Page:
Mel Gibson is a clown. I’m not referring to Mel’s alleged drunkenness, criminality, domestic violence, anti-Semitism, misogyny and homophobia, I mean on screen. In the opening sequence of Get the Gringo, Mel and his wounded buddy, both clad in clown suits, are speeding away from the California cops with several hold alls full of stolen cash. We know we’re supposed to sympathize with these violent thieves, because the scene is accompanied by upbeat bluesy rock music. So go Mel!
In order to avoid being arrested on the American side of the border where he has a long criminal record, Mel blasts through the fence separating the US and Mexico – a notoriously flimsy divider. So off he goes to El Pueblito prison in Tijuana, which – guess what – doesn’t offer very good conditions. Mel doesn’t like it because they play annoying Hispanic music all the time and he gets beaten up by other inmates. It’s also beset by corruption and run by bathrobe-clad bigwig Latino criminals.
Mel plays the kind of likeable robber who can be redeemed by The Love of a Good Woman. He soon meets said Good Woman (although El Pueblito is technically a prison, it’s more like a very downmarket holiday camp where families are allowed to wander in and out) and her son, whose rare blood type makes him of interest to the blood group-sharing prison kingpin who happens to need a liver transplant. Mel must protect these innocents (the mother is a drug dealer but never mind that) while trying to avoid the menacing attentions of the bathrobe-clad bigwig Latino criminals and corrupt cops looking for the cash Mel stashed somewhere before his arrest.
Get the Gringo is an attempt to move away from Gibson’s vanity projects of the last few years and get him back to safer Payback, Lethal Weapon territory, where he can showboat as a wise-cracking tough guy whose macho persona hides a sensitive soul. The actor can probably do this sort of role on auto-pilot now, and brings some charisma to the part. There are some entertaining set pieces, particularly when Mel begins to take down his enemies. The action is well handled throughout and the narrative crackles along: at 96 minutes it doesn’t push it. A lively soundtrack also lends some style.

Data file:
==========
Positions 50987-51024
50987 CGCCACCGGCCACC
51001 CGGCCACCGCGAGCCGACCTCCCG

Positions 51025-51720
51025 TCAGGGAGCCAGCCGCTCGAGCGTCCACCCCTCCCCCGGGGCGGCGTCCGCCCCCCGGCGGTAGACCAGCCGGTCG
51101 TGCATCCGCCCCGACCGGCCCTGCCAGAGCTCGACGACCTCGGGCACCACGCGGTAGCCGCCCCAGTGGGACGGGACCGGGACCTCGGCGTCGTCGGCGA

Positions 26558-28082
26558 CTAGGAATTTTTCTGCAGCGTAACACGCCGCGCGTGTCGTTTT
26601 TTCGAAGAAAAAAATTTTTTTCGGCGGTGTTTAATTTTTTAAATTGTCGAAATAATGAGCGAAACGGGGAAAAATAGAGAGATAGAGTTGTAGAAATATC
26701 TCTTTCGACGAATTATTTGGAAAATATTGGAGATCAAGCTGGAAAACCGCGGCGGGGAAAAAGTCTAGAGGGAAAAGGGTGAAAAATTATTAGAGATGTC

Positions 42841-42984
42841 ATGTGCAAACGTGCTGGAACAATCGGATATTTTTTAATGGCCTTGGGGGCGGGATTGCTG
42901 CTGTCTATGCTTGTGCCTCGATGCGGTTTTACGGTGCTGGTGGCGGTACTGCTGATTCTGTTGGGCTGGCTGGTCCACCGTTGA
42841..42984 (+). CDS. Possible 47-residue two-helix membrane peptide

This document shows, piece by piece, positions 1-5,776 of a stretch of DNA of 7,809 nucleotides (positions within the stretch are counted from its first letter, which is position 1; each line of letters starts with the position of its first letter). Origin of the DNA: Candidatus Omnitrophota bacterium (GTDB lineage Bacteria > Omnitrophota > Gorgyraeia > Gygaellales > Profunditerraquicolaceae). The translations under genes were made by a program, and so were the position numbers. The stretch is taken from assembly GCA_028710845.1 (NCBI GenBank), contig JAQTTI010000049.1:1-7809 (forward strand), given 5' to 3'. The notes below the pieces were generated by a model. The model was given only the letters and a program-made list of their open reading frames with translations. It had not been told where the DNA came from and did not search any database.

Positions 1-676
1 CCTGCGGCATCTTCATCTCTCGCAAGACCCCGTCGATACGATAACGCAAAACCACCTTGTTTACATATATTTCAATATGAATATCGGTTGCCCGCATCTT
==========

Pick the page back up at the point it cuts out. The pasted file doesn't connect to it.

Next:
But you will find every revenge cliché in this movie. Gibson wrote the script, which perhaps explains why it is built on all the hackneyed lines you’d expect. The film exalts in its gratuitous violence, and at times looks like a cheap Mexican rip-off of Tarantino, without the élan. Mel, The Woman He Loves and Innocent Kid’s characters are never given names, to be symbolic, or profound, or something.
Get the Gringo is nasty, sleazy, brutish, sexist and xenophobic, which it generally gets away with thanks to a veneer of charm, snappy lines and a twinkle of the eye. I wonder why they picked Mel Gibson.
Director: Adrian Grunberg
Starring: Mel Gibson, Kevin Hernandez, Daniel Giménez Cacho, Dolores Heredia, Peter Stormare
On at: Cinema City Cotroceni, Cinema City Sun Plaza, Grand Cinema Digiplex Baneasa, Hollywood Multiplex, Movieplex Cinema, The Light Cinema